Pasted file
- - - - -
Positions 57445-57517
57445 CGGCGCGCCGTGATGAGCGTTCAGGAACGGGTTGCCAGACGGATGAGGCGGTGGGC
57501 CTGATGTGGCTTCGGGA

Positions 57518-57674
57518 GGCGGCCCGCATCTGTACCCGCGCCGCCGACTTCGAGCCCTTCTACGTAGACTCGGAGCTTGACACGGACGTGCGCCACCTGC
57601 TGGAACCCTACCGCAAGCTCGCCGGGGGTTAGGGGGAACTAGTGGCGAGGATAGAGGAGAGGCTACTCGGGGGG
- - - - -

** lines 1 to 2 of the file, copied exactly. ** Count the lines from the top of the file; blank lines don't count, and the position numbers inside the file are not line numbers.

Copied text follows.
Positions 57445-57517
57445 CGGCGCGCCGTGATGAGCGTTCAGGAACGGGTTGCCAGACGGATGAGGCGGTGGGC